Never Rarely Sometimes Always (2020) movie watchers should choose always…

Never Rarely Sometimes Always (2020) is writer/director Eliza Hittman’s follow-up to Beach Rats (2017), and is currently available to rent on VOD as part of the Theater at Home movement the world has seen rise up in the wake of the pandemic theater shutdowns. Not that this film would have had a wide release – so in some ways, being able to see it now is a privilege many in smaller markets wouldn’t have been afforded. To clarify, this film is a privilege as it exemplifies the craft in its cinematic storytelling, performances, and direction. 

Autumn (Sidney Flanigan) is singing a song at a talent show when a peer shouts “slut”, causing her to momentarily pause her performance. The song is about the power of love someone is holding over her. Then Autumn, her parents, and her cousin Skylar (Talia Ryder) are at dinner, and her step-father is critical of her attitude and only offers a compliment when her mother prompts it. Autumn leaves and throws a glass of water into the heckler’s face, who happened to also be there eating with friends. The film centers around Autumn and her experience with navigating a difficult time. She thinks she may be pregnant and feels unable to tell her mother – so she seeks answers on her own. 

Hittman is able to walk a line where her political perspective is clear, yet manages to not make the film not feel judgemental or preachy. The male gaze towards Skylar and Autumn, as they travel from Pennsylvania to New York City in search of medical assistance to deal with the unplanned pregnancy, is horrifying. Each and every male figure that enters the film seems to view both girls as nothing more than prizes to be won or taken. None seem interested in the girls’ desires, but only what they can offer them.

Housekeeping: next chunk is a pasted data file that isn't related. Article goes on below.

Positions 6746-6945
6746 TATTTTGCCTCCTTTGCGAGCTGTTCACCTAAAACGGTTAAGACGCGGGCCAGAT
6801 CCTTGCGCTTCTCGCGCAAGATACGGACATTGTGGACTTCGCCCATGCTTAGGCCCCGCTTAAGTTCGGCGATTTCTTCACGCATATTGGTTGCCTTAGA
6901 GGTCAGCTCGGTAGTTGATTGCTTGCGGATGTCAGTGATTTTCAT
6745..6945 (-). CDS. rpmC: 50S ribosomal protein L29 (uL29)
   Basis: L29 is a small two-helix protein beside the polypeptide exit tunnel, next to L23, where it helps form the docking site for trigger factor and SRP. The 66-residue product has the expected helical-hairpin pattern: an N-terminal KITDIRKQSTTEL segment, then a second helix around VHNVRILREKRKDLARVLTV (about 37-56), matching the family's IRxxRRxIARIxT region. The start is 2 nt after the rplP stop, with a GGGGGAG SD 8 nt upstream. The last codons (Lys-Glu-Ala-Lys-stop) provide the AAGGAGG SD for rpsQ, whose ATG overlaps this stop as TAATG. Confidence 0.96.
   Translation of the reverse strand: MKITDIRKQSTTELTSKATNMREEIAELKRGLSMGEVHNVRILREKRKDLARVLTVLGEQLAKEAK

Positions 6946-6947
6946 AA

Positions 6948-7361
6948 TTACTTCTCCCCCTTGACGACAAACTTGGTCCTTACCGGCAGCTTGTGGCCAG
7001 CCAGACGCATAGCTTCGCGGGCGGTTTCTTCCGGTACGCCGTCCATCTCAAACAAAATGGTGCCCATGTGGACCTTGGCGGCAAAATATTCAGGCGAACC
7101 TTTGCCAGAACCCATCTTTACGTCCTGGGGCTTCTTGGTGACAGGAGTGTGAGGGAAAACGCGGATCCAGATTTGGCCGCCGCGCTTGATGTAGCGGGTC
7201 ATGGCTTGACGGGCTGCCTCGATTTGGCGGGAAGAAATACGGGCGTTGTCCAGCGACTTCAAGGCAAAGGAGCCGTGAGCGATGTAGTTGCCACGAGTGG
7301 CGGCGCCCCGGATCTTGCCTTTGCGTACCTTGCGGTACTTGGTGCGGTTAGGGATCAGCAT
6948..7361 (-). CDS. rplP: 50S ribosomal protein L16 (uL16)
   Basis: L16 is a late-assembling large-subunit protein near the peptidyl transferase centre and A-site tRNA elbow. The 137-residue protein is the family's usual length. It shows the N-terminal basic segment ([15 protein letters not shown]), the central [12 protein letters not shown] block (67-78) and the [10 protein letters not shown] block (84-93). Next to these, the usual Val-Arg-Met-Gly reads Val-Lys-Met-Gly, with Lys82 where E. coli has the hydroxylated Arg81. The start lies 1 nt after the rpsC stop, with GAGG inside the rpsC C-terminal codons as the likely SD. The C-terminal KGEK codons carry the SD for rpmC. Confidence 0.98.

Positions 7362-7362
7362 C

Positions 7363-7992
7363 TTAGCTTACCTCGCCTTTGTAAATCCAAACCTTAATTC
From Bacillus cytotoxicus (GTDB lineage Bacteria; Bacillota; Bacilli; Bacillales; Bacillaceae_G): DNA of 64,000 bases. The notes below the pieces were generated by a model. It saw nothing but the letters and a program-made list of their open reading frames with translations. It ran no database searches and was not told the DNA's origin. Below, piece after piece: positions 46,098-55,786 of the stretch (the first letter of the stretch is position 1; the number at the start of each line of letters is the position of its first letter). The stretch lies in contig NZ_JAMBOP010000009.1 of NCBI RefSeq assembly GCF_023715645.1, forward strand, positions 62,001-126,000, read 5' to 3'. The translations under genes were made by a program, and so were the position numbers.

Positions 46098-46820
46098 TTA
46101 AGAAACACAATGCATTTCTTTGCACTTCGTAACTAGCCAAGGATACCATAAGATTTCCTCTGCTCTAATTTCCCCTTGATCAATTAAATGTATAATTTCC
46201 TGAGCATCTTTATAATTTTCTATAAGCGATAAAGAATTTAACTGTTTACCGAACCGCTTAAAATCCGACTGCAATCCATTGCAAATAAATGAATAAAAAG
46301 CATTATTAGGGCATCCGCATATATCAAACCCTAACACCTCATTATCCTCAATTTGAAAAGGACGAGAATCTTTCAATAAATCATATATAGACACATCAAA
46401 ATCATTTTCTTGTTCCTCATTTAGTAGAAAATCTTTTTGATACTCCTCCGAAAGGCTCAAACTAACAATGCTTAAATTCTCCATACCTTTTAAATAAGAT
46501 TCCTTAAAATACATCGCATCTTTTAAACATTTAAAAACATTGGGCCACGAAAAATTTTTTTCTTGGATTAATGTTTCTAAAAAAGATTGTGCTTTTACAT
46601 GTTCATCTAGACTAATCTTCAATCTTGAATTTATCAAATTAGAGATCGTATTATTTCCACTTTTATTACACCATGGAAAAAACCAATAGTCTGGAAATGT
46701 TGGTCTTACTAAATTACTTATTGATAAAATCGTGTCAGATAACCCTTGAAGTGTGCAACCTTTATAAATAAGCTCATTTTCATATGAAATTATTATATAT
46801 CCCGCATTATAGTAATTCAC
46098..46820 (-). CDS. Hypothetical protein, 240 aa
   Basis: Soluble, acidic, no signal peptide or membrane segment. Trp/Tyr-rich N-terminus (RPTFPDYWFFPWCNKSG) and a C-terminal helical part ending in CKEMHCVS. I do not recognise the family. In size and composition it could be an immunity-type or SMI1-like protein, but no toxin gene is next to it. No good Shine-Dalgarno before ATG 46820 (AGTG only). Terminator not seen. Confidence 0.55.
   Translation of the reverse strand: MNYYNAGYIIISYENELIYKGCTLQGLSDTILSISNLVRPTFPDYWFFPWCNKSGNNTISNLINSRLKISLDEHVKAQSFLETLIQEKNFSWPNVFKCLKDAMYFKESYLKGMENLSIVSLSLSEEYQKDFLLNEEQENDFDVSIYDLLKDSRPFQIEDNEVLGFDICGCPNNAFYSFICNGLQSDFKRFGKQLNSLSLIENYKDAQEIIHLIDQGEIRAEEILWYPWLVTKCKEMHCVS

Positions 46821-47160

More importantly, at the heart of the story, is the right for women to choose. That choice refers to their sexual partners, their role in society, their bodies, and their health. The abortion debate is at the forefront early, and is handled deftly by Hittman. However, none of this story would hold any weight if the performances weren’t able to carry it. Fortunately, Sidney Flanigan has a breakout performance in what appears to be her debut feature film. The most powerful scene in this film demonstrates her sheer talent and ability to hold an audience, as the camera lingers in on a close-up as both Autumn and the audience break down. 

Ryder gets a little less to do but performs equally as admirably. As the supporting character both in the plot but also in Autumn’s life, Skylar is often at the forefront of unwanted advances by male figures around them. Neither Autumn nor Skyler seems comfortable outright refusing advances, and often kindly try to skirt around them only to find themselves backed into a corner. The talent in these performances rings large, and hopefully, many people will witness how great a tough story can be told in a way that is both engaging and surprisingly encouraging. 

Never Rarely Sometimes Always stays with you. You’ll be processing elements of it for days. Even if you didn’t cry during the film, you may be surprised in your replaying it in your mind when you feel tears starting to well up in the corner of your eyes. At least, that was my experience the next day. A film that sticks with you is one that is worth watching. Never Rarely Sometimes Always earns the Must See rating.

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